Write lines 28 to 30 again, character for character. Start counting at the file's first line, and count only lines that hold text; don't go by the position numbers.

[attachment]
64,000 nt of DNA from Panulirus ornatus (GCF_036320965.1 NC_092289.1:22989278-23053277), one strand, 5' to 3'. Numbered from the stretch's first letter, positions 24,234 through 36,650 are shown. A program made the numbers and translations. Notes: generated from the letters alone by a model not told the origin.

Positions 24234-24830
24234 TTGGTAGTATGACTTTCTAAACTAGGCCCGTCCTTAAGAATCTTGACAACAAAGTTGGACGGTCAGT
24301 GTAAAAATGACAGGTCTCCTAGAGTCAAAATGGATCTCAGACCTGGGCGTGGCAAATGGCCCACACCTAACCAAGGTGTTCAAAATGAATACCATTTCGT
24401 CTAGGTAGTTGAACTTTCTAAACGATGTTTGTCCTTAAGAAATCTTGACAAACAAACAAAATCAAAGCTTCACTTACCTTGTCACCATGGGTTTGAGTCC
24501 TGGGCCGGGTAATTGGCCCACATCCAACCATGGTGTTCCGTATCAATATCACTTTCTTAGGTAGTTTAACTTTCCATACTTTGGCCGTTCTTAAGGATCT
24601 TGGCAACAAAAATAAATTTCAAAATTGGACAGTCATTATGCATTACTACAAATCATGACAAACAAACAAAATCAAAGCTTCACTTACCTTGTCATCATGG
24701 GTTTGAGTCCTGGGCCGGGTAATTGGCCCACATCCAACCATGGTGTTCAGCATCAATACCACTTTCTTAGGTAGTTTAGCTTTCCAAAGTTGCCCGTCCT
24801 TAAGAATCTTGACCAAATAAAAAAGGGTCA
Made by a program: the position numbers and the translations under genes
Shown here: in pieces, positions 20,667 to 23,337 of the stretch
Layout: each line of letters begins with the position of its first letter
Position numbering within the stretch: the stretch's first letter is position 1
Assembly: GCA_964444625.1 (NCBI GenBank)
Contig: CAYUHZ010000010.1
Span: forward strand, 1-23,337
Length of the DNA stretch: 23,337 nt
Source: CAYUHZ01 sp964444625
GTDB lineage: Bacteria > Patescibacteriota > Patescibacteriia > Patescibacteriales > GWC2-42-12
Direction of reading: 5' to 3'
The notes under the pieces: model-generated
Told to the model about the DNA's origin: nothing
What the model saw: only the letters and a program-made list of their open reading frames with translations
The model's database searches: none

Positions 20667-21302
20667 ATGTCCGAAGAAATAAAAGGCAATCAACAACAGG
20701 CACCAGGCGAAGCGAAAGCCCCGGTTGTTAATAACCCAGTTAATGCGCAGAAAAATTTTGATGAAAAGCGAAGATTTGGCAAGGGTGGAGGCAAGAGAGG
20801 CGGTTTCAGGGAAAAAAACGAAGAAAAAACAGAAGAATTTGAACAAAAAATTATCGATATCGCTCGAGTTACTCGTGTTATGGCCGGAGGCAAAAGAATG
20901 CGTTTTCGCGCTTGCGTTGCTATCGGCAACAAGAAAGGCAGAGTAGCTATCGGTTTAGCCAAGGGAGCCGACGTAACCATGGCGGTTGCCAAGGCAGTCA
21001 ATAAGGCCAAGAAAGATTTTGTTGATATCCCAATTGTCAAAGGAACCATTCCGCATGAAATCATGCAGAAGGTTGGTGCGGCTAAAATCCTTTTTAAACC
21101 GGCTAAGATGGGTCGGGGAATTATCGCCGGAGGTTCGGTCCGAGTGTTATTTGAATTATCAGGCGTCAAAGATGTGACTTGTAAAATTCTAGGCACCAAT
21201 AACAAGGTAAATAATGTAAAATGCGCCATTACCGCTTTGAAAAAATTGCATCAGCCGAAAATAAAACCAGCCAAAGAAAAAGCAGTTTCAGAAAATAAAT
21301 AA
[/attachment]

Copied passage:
20801 CGGTTTCAGGGAAAAAAACGAAGAAAAAACAGAAGAATTTGAACAAAAAATTATCGATATCGCTCGAGTTACTCGTGTTATGGCCGGAGGCAAAAGAATG
20901 CGTTTTCGCGCTTGCGTTGCTATCGGCAACAAGAAAGGCAGAGTAGCTATCGGTTTAGCCAAGGGAGCCGACGTAACCATGGCGGTTGCCAAGGCAGTCA
21001 ATAAGGCCAAGAAAGATTTTGTTGATATCCCAATTGTCAAAGGAACCATTCCGCATGAAATCATGCAGAAGGTTGGTGCGGCTAAAATCCTTTTTAAACC